A federal judge in New York Monday rejected a $33 million settlement between the Securities and Exchange Commission and Bank of America, throwing into doubt the future of one of the government's chief cases against a firm charged with wrongdoing in the financial crisis.
Using biting language, Judge Jed S. Rakoff accused the SEC, Wall Street's top regulator, of trying to nab a quick victory against a big bank while concealing the true facts of the wrongdoing the agency alleges. He attacked Bank of America's top executives for allegedly trying to protect themselves at the expense of the company's shareholders. Most of all, Rakoff suggested that the SEC and Bank of America are working together to try to make the case go away even if it "victimizes" the shareholders who would be responsible for paying the $33 million settlement.
"This case suggests a rather cynical relationship between the parties: the S.E.C. gets to claim that it is exposing wrongdoing on the part of the Bank of America in a high-profile merger; the Bank's management gets to claim that they have been coerced into an onerous settlement by overzealous regulators," Rakoff wrote. "And all this is done at the expense, not only of the shareholders, but also of the truth."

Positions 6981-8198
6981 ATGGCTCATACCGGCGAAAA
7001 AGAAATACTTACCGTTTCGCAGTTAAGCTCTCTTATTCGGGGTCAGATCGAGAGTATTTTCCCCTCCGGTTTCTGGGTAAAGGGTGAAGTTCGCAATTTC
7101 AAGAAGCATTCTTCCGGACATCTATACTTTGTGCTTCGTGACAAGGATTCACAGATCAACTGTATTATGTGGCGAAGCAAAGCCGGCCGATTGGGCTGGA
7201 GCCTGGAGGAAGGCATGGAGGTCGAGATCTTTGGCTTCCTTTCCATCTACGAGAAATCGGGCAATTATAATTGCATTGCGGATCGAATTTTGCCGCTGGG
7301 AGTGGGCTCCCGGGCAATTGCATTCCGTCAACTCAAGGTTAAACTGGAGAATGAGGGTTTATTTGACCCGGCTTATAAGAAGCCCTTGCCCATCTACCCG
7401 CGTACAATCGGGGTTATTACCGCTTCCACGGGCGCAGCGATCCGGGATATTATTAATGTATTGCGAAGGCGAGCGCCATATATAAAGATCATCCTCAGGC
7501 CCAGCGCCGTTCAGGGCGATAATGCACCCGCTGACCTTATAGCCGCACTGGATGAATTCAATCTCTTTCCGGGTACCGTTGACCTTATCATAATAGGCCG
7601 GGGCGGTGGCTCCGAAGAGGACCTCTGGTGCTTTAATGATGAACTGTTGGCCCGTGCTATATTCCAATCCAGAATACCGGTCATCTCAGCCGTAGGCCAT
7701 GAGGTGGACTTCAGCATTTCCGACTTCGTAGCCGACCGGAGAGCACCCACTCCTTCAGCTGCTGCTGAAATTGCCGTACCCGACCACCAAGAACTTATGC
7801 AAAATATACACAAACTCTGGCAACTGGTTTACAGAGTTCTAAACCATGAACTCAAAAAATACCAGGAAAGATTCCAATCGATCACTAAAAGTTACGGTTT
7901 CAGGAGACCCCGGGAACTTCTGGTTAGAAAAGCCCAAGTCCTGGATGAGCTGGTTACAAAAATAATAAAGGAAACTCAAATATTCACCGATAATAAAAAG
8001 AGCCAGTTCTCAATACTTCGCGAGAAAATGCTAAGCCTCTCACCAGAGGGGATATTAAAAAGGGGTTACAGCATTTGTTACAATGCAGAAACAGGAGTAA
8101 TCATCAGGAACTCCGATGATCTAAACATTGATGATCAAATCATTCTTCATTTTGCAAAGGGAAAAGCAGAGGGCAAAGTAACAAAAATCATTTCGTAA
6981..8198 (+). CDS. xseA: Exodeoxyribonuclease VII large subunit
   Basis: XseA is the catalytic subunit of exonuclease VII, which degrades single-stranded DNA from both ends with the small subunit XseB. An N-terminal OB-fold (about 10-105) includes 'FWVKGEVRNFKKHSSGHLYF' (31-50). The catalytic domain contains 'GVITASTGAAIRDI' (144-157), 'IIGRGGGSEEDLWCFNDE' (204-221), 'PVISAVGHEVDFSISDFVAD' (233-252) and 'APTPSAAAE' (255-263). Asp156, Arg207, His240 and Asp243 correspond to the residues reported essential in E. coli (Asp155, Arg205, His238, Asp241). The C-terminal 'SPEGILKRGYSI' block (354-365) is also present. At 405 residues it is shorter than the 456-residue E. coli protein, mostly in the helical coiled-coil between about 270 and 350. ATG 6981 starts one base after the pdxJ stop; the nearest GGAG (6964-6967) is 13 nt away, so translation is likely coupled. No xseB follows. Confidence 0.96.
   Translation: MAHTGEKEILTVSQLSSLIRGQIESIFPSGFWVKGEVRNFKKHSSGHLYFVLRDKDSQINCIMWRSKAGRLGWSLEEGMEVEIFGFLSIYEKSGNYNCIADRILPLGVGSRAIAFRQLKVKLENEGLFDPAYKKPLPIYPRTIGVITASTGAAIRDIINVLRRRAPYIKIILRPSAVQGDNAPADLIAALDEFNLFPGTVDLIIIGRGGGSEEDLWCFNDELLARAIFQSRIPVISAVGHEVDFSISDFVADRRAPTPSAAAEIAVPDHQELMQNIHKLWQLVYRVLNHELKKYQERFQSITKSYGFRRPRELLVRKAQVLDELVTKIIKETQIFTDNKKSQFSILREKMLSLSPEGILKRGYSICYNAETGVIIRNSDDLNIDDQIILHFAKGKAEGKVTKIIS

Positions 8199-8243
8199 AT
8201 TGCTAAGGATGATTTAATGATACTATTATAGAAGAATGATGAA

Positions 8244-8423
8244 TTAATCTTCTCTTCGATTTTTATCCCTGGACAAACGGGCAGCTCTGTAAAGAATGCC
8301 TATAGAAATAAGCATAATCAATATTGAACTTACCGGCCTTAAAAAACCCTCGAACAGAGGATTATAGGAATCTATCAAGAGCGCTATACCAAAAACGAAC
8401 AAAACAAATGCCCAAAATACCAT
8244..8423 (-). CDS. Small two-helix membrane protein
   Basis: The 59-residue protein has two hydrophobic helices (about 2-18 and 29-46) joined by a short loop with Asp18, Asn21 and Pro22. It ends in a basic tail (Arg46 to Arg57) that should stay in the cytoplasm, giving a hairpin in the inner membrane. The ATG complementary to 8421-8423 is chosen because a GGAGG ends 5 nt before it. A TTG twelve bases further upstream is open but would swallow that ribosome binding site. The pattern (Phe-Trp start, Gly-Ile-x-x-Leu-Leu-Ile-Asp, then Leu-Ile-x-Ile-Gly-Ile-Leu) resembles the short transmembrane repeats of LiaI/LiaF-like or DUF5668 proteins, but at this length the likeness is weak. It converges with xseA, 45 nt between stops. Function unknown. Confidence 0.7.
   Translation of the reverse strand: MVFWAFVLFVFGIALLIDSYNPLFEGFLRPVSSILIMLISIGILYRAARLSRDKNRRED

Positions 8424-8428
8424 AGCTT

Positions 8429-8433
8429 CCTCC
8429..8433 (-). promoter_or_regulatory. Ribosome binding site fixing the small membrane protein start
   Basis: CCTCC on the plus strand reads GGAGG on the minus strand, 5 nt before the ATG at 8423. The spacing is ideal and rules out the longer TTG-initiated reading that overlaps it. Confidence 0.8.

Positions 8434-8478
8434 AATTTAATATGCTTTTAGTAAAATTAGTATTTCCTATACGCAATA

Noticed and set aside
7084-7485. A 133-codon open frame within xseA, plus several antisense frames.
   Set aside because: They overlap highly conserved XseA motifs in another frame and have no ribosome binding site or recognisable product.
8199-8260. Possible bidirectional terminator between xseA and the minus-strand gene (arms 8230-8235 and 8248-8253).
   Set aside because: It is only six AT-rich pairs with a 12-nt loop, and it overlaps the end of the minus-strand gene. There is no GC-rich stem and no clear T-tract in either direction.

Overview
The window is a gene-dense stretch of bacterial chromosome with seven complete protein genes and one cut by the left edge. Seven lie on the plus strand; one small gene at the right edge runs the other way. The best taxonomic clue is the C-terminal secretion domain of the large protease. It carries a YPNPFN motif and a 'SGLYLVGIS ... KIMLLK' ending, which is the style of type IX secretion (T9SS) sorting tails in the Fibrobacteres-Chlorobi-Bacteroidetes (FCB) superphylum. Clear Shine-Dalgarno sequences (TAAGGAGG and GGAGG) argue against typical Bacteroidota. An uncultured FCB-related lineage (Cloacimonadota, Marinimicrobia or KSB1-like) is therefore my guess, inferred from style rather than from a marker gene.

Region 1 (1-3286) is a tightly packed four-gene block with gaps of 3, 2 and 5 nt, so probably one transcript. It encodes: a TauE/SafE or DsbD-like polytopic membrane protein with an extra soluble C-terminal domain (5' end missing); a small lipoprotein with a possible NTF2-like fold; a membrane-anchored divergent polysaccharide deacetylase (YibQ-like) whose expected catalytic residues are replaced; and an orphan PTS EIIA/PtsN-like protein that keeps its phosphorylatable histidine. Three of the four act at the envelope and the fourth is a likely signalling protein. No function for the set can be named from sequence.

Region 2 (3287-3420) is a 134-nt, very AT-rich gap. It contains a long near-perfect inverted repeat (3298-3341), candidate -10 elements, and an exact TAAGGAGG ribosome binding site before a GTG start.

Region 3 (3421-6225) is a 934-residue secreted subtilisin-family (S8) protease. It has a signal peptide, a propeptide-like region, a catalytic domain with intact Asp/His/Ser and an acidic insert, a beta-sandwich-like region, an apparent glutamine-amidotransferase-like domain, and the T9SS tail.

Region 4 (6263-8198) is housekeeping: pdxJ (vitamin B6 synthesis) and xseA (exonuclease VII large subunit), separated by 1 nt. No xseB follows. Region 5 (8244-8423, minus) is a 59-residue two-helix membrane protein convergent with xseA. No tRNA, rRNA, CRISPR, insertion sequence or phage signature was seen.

Rakoff has ordered that the case move to trial early next year. The SEC could also choose to drop it, renegotiate the settlement or possibly appeal.
The case centers on whether Bank of America hid from shareholders important details about its plans for Merrill Lynch, the troubled Wall Street firm it agreed to acquire last fall in a hastily arranged deal aimed at containing further damage to the financial system. Early last month, the SEC claimed that Bank of America failed to disclose to shareholders who were to vote on the deal that it had allowed payment of billions of dollars in bonuses to Merrill Lynch employees. Bank of America agreed to pay $33 million to settle the charges.
But Rakoff, who must sign-off on the settlement, expressed immediate skepticism, demanding additional information from the SEC and Bank of America and summoning their lawyers to the court. Though the SEC and Bank of America were on opposing sides of the case, they joined in an awkward marriage of arguments for why the settlement was proper.
Monday, September 14, 2009
From the Washington Post: